The hospitals in Kentucky with the highest rates of heroin overdose deaths are receiving funding for the kits. In 2013, UK HealthCare treated 223 people for heroin overdoses. Overdose patients will receive a kit free of charge when they leave the hospital, so they or a loved one can prevent another overdose event and possibly save a life. The project is expected to up and running by Spring 2015.
“Unfortunately, we see the tragic circumstances and consequences of heroin and opiate abuse on an almost daily basis in our emergency departments,” said Dr. Roger Humphries, chair of Emergency Medicine at UK HealthCare. “To give patients and family members the ability to rapidly administer a safe and potentially life-saving treatment will make a significant difference for some of our patients, and it will save lives.”
Gov. Steve Beshear created SATAC by executive order to oversee the KY Kids Recovery grant program and distribution of $32 million in settlement funds that Attorney General Conway secured from two pharmaceutical companies. The judge required the settlement funds be used to expand treatment in Kentucky. Attorney General Conway chairs the committee and First Lady Jane Beshear serves on the committee.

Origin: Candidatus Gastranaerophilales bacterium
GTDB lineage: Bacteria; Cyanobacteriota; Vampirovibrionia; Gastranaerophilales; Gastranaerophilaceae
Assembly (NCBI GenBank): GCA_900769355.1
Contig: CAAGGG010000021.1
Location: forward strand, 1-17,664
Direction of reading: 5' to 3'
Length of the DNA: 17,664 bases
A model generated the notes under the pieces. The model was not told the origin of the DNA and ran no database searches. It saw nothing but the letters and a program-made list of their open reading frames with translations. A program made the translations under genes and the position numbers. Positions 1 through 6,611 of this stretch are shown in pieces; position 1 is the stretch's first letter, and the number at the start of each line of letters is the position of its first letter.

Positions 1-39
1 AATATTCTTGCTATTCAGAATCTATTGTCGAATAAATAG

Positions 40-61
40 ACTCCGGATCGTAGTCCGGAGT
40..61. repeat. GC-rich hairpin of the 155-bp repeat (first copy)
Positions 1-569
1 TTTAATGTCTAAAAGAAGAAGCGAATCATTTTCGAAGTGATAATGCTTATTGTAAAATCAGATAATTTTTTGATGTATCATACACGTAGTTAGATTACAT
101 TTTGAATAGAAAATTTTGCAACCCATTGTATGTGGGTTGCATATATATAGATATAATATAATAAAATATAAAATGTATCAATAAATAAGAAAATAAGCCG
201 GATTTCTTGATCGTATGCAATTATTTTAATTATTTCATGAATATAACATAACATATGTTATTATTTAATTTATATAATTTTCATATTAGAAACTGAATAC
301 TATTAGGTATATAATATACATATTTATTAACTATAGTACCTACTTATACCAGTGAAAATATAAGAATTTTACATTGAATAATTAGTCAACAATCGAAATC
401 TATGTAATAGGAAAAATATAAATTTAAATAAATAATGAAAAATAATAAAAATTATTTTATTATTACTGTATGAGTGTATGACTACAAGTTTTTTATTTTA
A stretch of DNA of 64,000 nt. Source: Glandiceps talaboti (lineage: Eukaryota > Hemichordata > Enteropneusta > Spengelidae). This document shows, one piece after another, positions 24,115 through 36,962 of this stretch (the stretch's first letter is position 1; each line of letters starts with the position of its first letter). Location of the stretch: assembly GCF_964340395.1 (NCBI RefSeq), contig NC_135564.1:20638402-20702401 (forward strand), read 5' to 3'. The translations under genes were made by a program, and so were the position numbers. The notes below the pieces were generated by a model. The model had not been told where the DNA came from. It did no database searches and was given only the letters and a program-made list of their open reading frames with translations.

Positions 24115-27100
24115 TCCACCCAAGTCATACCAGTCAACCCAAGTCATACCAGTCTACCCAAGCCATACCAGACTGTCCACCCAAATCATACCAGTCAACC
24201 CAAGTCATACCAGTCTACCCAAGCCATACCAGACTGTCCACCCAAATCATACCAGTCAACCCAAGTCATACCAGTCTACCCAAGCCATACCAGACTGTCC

The committee is providing $105,000 to purchase approximately 2,000 Naloxone Rescue kits for the University of Louisville Hospital, the UK HealthCare hospitals in Lexington, and the St. Elizabeth Hospital system in Northern Kentucky. About 300 of those kits will be purchased for use at the University of Kentucky Medical Center. The kits will be provided free of charge to every treated and discharged overdose victim at the pilot project hospitals.